A large number of years ago I looked at the old ZX Spectrum RND algorithm which was quite a simple piece of code. It has a really nice attribute, it generates every number between 0 and 65535 just ONCE. So it has a perfect spread of numbers. After the 65536th call the sequence begins again from the start.

The ZX Spectrum algorithm was this:

              n = n + 1
              n = n * 75
              n = n MOD 65537
              n = n - 1

And, no, that's is NOT a typo. It is 65537!! (00010001 hex)

And here is my solution in pure 8086 code:

 n            dw      0

              mov     ax, 75
              mul     [n]
              add     ax, 74
              sbb     ax, dx
              adc     ax, 0
              mov     [n], ax

As you can see (or not in this case), there is no MOD 65537 operation. It's been so long since I worked this out that I have forgot how I did it. As this only gives a period or "cycle" time of 65536 iterations it is interesting, but not really that good for a proper generator.

FSR (Feedback Shift Register)

I can remember a friend (who knew a lot about electronic, hey, he even designed and built his own computer, including the video chip!!) telling me about this technique in a very simple form.

The idea is very similar to the shift/rotate method. You scroll the bits in the rnd number and perform a scramble step to calculate the new bit to be shifted in.

One simple algorithm would be to rotate and XOR the result if we get a carry.

              rol     [n], 1
              jnc     skip
              xor     [n], 1

You could of course extend this to 32 bit and perhaps use the BSWAP instruction to help scramble the bits even more, to hopefully give a more random looking sequence of numbers.

One nice FSR pseudo-random generator I found recently was the "Whiz Kid Technomagic Random Number Generator" at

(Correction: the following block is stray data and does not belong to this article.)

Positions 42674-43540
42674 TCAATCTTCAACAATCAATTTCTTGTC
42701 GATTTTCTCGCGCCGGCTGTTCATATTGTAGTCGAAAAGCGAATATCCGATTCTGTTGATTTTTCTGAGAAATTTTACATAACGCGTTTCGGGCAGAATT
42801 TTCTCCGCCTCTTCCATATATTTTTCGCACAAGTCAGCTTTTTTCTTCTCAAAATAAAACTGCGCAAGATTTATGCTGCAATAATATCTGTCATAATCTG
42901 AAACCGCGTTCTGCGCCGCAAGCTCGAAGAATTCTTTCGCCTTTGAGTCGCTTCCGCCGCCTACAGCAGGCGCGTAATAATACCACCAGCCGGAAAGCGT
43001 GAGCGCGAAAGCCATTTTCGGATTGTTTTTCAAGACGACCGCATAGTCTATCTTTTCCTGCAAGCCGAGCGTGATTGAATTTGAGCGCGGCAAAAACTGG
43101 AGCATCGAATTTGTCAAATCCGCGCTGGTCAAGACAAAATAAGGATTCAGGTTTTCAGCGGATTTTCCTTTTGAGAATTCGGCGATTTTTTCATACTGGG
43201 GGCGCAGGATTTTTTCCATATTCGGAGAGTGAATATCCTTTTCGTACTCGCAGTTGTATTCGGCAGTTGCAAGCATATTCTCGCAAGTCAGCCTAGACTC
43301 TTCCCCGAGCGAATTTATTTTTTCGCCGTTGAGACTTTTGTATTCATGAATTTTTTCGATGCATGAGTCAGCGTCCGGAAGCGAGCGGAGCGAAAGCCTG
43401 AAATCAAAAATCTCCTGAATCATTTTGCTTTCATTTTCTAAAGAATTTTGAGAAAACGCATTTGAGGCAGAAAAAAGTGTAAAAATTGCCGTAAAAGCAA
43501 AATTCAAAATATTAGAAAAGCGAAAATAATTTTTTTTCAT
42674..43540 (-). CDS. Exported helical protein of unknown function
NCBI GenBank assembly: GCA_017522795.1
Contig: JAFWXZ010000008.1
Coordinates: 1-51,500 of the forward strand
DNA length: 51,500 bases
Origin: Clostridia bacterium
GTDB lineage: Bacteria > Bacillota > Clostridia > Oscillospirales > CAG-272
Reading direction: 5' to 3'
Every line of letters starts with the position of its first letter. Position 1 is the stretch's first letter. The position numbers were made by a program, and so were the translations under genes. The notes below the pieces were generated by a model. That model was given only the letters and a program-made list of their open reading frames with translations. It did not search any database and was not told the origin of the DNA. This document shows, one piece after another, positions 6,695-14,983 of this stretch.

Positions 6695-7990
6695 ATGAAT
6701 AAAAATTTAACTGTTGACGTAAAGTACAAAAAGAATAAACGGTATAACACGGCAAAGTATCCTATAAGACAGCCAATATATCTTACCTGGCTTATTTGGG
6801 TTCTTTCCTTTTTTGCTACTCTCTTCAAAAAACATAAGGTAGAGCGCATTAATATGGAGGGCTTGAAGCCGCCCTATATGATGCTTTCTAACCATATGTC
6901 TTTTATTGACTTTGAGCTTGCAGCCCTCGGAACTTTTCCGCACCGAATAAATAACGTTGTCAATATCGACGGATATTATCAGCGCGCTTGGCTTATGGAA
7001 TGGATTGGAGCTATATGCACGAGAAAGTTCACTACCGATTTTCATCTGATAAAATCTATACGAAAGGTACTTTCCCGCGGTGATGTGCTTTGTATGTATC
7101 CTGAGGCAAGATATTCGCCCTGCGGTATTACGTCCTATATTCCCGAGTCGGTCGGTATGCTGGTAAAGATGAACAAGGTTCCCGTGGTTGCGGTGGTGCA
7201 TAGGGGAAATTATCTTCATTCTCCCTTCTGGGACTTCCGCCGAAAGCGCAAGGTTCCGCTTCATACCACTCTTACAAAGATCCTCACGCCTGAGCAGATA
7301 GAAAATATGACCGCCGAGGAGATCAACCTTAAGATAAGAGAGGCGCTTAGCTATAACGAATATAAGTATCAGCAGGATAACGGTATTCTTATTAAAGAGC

The really interesting thing about that algorithm that it reports to give a cycle period of... wait for it... 549,755,813,887 which should be enough for most people.

Iffy Programming

There are plenty of example of dodgy generator, including using the executate code as a list of rnd numbers, reading from the video chip, reading from the timer countdown registers, or using the DMA refresh registers.

Most of this techniques are okay for initialising the random number seed, but can be slow, not to mention down right dangerous to your machine.

For games it is often nice to be able to generate the exact same sequence of random numbers again and again by re-initialising the same seed start value. This is good news for demos in which a game has been played and the player's actions have been recorded. If the enemies (monsters etc.) use some random elements in their decisions then it is VITAL that the same random number sequence occurs, otherwise the monsters may walk left instead of right and so it looks like the player is reacting to nothing. Or even worse, the monster kills the player even though it didn't when recording the demo.

Or perhaps the map/world creation is based upon a random sequence. If the player dies and wants to restart/continue on the same level then it is vital that the level is created in exactly the same way.

As you can see, sometimes have a predictable sequence is nice, but having a predicate sequence with a very long cycle period is even nicer.

Closing Words

I haven't really had time to look at the "Whiz Kid Technomagic Random Number Generator" in any detail, but it sure looks very promising and I suggest that everyone takes a quick look at it. Respect to G. Adam Stanislav, nice job, but I think the code could be made shorter and perhaps faster.

As G. Adam Stanislav said, the algorithm is so easy (after all it is from an electronics book!!) it is surprising that Intel haven't created an instruction to do this same.

Or perhaps they did, in the form of the old Pentium DIV bug.. heh heh.

Random Regards

TAD #:o)